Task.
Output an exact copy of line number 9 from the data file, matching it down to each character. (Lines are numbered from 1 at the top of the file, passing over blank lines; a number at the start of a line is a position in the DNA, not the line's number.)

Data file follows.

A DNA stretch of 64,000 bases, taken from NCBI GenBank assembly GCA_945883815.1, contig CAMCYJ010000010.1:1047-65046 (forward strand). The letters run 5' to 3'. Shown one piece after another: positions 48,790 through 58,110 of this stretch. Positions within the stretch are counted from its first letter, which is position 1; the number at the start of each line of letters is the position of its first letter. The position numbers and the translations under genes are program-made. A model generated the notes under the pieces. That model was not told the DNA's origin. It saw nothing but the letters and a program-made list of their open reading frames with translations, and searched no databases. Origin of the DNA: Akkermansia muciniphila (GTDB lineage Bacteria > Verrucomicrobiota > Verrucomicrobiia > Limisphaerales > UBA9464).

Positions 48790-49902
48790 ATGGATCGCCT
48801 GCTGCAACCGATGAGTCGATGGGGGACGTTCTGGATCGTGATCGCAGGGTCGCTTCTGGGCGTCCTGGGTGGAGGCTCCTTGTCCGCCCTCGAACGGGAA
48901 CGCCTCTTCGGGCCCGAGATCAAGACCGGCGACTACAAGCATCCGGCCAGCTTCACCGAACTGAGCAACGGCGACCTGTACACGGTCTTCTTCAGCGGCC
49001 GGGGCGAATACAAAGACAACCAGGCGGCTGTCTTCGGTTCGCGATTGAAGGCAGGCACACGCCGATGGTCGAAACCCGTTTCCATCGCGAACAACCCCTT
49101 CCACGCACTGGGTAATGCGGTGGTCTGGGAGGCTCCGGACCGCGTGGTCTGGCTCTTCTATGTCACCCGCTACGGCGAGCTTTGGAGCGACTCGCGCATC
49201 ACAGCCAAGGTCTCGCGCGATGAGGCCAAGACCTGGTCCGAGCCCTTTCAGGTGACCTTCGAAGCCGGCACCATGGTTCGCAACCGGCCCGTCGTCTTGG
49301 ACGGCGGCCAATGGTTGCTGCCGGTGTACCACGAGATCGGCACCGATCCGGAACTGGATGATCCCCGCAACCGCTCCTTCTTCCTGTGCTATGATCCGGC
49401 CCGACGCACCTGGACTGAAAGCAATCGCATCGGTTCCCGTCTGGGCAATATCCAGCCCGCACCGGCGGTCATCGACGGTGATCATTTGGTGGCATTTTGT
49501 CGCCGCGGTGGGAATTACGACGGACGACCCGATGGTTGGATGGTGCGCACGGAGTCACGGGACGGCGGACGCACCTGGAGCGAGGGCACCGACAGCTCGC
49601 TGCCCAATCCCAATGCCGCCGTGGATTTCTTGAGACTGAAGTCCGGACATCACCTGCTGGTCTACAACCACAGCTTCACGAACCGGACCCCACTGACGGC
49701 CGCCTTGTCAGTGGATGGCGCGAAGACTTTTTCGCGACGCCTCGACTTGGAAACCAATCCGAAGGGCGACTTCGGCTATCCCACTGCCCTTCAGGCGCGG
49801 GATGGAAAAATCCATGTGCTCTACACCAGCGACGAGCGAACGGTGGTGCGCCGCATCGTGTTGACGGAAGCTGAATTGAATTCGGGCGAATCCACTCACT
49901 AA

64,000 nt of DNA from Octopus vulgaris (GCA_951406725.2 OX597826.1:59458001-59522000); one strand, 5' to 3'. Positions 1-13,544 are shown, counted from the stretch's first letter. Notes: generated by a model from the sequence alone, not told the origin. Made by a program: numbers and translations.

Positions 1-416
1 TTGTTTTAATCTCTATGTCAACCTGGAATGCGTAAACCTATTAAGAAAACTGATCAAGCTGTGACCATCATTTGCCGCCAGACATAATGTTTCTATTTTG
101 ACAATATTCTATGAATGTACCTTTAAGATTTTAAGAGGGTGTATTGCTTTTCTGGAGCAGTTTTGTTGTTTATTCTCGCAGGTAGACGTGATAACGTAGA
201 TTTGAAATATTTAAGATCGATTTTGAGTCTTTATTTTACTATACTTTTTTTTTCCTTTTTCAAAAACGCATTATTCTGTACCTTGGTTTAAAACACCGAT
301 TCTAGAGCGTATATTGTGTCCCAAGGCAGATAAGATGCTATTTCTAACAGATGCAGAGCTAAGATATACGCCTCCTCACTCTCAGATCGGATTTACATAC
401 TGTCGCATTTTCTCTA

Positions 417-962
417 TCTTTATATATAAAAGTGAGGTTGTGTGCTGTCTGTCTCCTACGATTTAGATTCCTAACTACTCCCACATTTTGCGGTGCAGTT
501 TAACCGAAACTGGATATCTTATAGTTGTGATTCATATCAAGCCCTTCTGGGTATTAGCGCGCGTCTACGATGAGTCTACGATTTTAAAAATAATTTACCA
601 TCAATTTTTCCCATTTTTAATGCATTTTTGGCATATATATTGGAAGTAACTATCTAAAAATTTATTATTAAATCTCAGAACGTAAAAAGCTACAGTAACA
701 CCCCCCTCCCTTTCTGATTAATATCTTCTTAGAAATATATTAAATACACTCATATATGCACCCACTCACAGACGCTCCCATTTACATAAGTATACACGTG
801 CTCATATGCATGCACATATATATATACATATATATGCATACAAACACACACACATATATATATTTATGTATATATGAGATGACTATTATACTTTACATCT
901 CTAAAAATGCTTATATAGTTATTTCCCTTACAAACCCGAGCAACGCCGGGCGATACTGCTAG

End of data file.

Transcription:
49301 ACGGCGGCCAATGGTTGCTGCCGGTGTACCACGAGATCGGCACCGATCCGGAACTGGATGATCCCCGCAACCGCTCCTTCTTCCTGTGCTATGATCCGGC